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Open Access Association between chronic airflow obstruction and socio-economic position in Morocco: BOLD results

BACKGROUND: Chronic obstructive lung disease (COPD) is the third most common cause of death in the world. Factors other than smoking, such as socio-economic status, could be involved in the development of COPD.

OBJECTIVE: To investigate the association between chronic airflow obstruction and socio-economic status in Morocco.

DESIGN: Questionnaires were administered and spirometry tests performed as part of the BOLD (Burden of Obstructive Lung Disease) Study carried out in Fez, Morocco. Socio-economic status was evaluated using a wealth score (0–10) based on household assets. The ratio of forced expiratory volume in 1 s (FEV1) to forced vital capacity (FVC) was used to measure airflow obstruction.

RESULTS: A total of 760 subjects were included in the analysis. The mean age was 55.3 years (standard deviation [SD] 10.2); the average wealth score was 7.54 (SD 1.63). After controlling for other factors and potential confounders, FEV1/FVC increased by 0.4% (95%CI 0.01–0.78; P < 0.04) per unit increase in wealth score. Ageing, tobacco smoking, underweight, history of tuberculosis and asthma were also independently associated with a higher risk of airflow obstruction.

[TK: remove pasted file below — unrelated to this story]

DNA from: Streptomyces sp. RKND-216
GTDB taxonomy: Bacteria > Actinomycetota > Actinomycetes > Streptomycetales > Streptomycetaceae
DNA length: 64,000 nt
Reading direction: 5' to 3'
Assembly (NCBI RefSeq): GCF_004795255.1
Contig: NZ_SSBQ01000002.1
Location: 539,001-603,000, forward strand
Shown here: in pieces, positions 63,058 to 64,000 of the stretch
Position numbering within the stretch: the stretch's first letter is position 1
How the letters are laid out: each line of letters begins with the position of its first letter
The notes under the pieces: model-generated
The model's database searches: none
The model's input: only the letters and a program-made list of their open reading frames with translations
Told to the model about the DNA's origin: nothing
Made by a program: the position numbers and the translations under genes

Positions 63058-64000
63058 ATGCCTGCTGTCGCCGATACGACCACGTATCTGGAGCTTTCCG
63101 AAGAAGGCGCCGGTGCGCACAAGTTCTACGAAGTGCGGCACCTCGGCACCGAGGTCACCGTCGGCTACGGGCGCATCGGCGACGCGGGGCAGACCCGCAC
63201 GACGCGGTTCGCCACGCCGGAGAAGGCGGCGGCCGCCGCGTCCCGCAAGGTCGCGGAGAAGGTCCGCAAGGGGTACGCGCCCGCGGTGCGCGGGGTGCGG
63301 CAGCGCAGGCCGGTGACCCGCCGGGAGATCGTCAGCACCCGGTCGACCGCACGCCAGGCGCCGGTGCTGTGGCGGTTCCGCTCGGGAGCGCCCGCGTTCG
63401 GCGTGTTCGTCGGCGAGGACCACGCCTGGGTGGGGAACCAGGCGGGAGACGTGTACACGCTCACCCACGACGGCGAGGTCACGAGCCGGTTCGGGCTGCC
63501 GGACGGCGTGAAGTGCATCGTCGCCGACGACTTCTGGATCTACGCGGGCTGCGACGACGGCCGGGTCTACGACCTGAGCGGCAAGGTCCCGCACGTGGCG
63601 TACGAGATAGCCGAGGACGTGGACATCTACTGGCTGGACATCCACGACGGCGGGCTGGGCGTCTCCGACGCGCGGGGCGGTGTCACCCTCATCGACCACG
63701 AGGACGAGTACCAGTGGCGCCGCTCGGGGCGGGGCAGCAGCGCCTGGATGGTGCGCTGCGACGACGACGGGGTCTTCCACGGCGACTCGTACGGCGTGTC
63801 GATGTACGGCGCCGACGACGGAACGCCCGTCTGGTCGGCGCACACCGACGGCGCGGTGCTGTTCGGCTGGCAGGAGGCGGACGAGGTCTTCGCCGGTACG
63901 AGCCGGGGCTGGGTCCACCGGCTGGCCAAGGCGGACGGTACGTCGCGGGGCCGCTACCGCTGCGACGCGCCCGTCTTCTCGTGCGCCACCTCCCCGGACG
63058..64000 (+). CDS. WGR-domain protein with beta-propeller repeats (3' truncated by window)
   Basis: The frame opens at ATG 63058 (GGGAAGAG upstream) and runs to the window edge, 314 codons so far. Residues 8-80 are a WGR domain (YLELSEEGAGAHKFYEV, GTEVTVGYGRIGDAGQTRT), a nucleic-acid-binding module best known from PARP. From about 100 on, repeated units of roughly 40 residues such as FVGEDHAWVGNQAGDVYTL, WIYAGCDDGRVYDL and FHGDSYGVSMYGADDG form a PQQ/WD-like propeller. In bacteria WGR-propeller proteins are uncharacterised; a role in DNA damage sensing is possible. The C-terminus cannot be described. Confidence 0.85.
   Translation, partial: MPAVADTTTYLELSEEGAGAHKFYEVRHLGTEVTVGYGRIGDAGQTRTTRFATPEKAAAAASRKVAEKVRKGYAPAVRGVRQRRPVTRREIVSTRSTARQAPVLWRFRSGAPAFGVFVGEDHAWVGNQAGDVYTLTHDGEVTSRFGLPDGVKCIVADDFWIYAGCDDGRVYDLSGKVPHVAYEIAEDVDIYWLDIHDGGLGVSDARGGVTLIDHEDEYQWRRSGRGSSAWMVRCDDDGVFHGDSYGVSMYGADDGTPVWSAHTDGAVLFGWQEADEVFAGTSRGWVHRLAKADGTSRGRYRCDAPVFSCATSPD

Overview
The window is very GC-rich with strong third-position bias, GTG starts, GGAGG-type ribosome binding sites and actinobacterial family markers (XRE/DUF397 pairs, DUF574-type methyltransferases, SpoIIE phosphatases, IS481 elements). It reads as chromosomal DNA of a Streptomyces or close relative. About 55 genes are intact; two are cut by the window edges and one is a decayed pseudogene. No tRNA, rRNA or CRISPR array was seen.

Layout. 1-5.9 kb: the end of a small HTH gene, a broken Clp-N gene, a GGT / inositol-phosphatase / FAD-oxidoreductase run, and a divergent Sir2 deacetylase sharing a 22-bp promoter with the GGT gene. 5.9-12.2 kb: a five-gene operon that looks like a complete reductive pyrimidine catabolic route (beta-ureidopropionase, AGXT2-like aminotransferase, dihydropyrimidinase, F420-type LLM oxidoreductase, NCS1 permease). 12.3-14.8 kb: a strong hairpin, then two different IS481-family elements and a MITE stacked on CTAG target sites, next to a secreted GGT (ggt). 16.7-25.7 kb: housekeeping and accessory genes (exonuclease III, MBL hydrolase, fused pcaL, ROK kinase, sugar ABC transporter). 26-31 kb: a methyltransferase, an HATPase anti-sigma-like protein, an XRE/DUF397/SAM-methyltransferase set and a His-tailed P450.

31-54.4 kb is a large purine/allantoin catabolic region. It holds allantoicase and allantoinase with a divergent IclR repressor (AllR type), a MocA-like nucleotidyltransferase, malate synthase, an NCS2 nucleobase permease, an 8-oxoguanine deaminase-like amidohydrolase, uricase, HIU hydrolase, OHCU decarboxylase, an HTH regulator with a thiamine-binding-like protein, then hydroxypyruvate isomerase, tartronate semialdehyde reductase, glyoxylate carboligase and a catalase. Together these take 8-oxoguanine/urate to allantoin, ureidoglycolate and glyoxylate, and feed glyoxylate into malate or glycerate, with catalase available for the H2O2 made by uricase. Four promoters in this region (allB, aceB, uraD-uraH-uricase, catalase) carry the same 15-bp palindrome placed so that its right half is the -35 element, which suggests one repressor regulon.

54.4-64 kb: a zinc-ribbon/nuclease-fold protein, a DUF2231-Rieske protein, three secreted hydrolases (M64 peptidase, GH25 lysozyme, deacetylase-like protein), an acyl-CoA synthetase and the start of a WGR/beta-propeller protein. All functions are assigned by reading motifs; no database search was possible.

CONCLUSION: Our findings suggest that airflow obstruction is associated with poverty in Morocco. Further investigations are needed to better understand the mechanisms of this association.

Keywords: BOLD study; Morocco; chronic obstructive lung disease; poverty

Document Type: Research Article

Affiliations: 1: Department of Epidemiology and Public Health, Faculty of Medicine of Fez 2: Pneumology Service, Centre Hospitalier Hassan II of Fez, University Sidi Mohamed Ben Abdellah, Fez, Morocco 3: National Heart & Lung Institute, Imperial College, London, UK

Publication date: February 1, 2020

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